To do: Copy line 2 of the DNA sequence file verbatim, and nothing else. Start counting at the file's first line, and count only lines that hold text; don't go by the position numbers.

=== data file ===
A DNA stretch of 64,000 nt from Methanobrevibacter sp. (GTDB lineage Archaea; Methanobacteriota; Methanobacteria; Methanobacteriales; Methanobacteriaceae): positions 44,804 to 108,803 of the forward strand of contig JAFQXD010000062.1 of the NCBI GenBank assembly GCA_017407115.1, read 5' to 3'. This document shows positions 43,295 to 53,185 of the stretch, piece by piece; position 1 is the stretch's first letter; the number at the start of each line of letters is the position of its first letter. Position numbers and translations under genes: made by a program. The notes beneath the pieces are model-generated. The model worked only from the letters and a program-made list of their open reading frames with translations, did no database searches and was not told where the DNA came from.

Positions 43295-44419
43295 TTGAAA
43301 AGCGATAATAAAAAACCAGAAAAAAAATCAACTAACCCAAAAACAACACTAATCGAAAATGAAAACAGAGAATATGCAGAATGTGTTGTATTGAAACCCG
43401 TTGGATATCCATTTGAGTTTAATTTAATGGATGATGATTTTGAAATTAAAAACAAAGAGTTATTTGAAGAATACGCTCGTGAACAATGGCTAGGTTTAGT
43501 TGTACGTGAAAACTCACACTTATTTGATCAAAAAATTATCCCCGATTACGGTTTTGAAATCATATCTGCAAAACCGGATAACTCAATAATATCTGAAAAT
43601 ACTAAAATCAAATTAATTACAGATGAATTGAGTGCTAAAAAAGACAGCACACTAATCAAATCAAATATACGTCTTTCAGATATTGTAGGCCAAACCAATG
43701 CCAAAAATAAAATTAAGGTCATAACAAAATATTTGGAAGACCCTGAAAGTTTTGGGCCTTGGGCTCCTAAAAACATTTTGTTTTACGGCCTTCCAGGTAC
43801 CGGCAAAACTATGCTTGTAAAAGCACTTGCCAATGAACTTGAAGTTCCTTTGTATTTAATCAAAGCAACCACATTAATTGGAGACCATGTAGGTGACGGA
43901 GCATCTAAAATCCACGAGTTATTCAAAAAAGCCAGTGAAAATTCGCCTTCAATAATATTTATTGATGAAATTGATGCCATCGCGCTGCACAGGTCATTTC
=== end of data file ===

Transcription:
Positions 43295-44419